4. Strong gales, with hard squalls and rain ; all the pumps going.
5
6
7
8
0 0 up SSW off S - Very heavy squalls with rain ; the fore-topmast blew over the side by the cap ; the mast in falling carried away the larboard side of the top.
Very heavy gales, with rain and hard gusts of wind.
7.30 The main-topmast blew over the side.
9 - - up SSW - 9.30 The mizenmast went by the board..
10
11
12
0 0 head fr. ENE to E NW
N
The ship payed-off ; set the fore-staysail and wore.
Began to throw overboard the main-deck guns ; the ship labouring very much, the mainsail blew from the yard, and a great part of the foresail ; the fore-staysail blew to pieces from the netting in the bowsprit.
Course, S 58° E, distance 40 miles.
Lat 10° 6’ S, long 91° 23’ E.
P.M. - - - - -
1
2
3
4
5
6
7
8
0 0 head fr. E to S NE
E
SE
SSE
S
S by W
SW by S
P.M Thick weather and heavy gales, accompanied with hard gusts of wind and rain, and a great sea, the latter blowing over the ship ; employed at the pumps and throwing overboard the main-deck guns.
At 3, left off the latter duty, after having thrown overboard 19.
At 3.30, an extreme hard gust of wind.
At 4, a heavy sea running ; ship labouring very much.
At 5, the gale began to moderate.
At 8, fresh gales and thick weather.
9 - - head N by E SW by S -
10 - - W -
11
12
0 0 head NNE WNW Midnight. Moderate breeze and thick swell.
Tues 22 Nov 1808
A.M. - - - - -
1
2
3
4
0 0 ship’s hd from NE to ENE variable from W to N and NE A.M. Moderate breeze at times, with great swell.
At daylight saw the [HEIC ship] Ceylon.
5
6
7
8
0 0 head fr NE to NE by N - Fresh breezes and cloudy weather, with a great swell ; found the third main-chain plate on the starboard side, and the eighth fore one on the larboard side, drawn ; the barge stove, by the fall of the main-top-gallants ; the ship working much on the upper, lower, and orlop decks ; the hooping butts, over the ports, opened one inch ; the seam, next the waterways, on the lower deck, three quarters of an inch ; the fastenings on the butt-ends of the deck planks, transom, and breast hooks drawn ; the black steak on the starboard side and several bolts broke ; threw overboard twelve of the lower-deck guns and frapped the ship with an 8-inch hawser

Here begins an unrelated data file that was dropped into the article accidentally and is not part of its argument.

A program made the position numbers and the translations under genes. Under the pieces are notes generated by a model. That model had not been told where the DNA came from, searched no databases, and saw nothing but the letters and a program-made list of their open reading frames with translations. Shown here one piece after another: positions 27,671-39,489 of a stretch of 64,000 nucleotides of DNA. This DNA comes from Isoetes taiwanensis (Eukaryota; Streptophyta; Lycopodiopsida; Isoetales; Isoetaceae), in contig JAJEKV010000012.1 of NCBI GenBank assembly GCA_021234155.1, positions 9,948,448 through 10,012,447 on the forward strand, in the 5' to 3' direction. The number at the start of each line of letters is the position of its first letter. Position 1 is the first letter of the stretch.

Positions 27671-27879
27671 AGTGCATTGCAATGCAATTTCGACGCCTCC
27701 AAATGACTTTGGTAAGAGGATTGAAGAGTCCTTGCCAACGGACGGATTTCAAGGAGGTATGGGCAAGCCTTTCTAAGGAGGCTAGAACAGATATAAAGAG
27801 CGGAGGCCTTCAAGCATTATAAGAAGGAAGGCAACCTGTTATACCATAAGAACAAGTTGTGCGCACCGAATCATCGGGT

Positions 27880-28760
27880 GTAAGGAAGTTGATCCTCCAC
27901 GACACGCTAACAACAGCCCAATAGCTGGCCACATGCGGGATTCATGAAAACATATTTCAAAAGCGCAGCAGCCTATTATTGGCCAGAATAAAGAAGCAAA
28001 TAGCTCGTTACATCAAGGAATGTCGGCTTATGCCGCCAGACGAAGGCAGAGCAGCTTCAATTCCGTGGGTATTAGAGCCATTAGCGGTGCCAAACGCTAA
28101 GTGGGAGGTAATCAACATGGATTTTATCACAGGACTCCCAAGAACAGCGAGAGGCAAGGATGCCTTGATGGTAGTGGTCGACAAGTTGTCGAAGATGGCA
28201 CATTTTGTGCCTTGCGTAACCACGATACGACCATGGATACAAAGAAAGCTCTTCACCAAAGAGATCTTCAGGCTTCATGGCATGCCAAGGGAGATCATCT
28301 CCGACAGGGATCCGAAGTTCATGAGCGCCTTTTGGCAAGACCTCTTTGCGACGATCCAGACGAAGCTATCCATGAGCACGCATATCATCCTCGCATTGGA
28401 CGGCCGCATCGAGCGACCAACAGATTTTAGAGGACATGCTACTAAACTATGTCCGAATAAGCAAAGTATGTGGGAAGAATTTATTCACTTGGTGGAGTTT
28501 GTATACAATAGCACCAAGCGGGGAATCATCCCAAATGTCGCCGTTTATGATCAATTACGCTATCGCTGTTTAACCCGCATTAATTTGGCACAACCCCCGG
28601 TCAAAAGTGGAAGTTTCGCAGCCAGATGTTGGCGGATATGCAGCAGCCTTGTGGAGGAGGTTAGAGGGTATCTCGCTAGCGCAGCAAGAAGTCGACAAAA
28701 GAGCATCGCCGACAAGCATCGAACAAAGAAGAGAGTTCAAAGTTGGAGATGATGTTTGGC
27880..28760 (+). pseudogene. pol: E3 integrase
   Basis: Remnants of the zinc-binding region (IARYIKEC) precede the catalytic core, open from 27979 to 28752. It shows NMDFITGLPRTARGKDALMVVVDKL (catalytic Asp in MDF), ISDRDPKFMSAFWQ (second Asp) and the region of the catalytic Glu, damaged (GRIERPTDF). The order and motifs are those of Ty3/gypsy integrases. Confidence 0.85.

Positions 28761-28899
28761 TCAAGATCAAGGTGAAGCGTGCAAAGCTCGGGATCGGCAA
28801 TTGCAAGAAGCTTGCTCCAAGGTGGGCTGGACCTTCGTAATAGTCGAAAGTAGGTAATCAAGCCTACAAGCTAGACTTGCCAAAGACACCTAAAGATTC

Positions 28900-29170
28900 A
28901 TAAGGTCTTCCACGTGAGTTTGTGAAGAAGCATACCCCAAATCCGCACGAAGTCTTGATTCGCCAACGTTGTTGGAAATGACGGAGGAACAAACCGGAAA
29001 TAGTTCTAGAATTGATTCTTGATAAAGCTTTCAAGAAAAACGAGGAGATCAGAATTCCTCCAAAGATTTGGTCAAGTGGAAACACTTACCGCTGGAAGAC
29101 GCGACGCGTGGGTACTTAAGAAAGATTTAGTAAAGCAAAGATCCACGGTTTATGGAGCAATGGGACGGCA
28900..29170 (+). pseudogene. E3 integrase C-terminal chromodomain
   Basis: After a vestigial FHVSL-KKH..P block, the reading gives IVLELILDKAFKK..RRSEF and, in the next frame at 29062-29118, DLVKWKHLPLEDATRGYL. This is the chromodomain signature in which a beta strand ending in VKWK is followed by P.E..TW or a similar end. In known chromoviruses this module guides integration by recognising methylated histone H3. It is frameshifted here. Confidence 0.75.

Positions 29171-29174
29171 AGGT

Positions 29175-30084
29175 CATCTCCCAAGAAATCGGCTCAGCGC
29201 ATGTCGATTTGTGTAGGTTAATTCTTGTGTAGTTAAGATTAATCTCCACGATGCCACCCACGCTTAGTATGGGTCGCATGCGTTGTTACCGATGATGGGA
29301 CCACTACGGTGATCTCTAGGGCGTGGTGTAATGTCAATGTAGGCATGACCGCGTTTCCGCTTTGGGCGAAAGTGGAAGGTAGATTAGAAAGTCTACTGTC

Noon. Fresh breezes and cloudy weather.
Course, S 79° W, distance 8 miles.
Lat 10° 31’ S, long 91° 12’ E.
9
10
11
12
0 0 head fr. NNE to NE Variable fr. W to N and NE
P.M. - - - - -
1
2
3
4
0 0 ship’s hd from N to NE ditto -
5
6
0 0 ship’s hd. fr. N by W to N by E - -
7 0 0 head S - P.M. Moderate breezes ; Ceylon in company ; employed in clearing the wreck ; towards midnight light breezes.
8 1 4 S WSW
9 1 6 - -
10 1 4 - - -
11 1 4 S ½ W W by S -
12 1 4 - - -
Wed 22 Nov 1808
A.M. - - - - -
1 1 0 S ½ W W by S -
2 1 0 - - -
3 1 0 - - -
4 1 0 - - -
5 1 4 S - -
6 1 4 - - -
7 1 4 - - -
8 1 4 - - -
9 2 4 - - -
10 2 2 - - -
11 2 4 - - Course, S 22° E, distance 22 miles.
Lat 10° 31’ S, long 91° 12’ E.
12 1 6 - -
P.M - - - - -
1 1 2 S ½ E W by S -
2 1 0 S by E - -
3 1 0 S b. E ½ E - -
4 1 0 - - -
5 1 4 SSE - -
6 1 4 S by E - -
7 1 0 SSE - -
8 1 0 - - -
9 1 0 - - -
10 1 0 - - -
11 1 0 - - -
12 1 0 - - -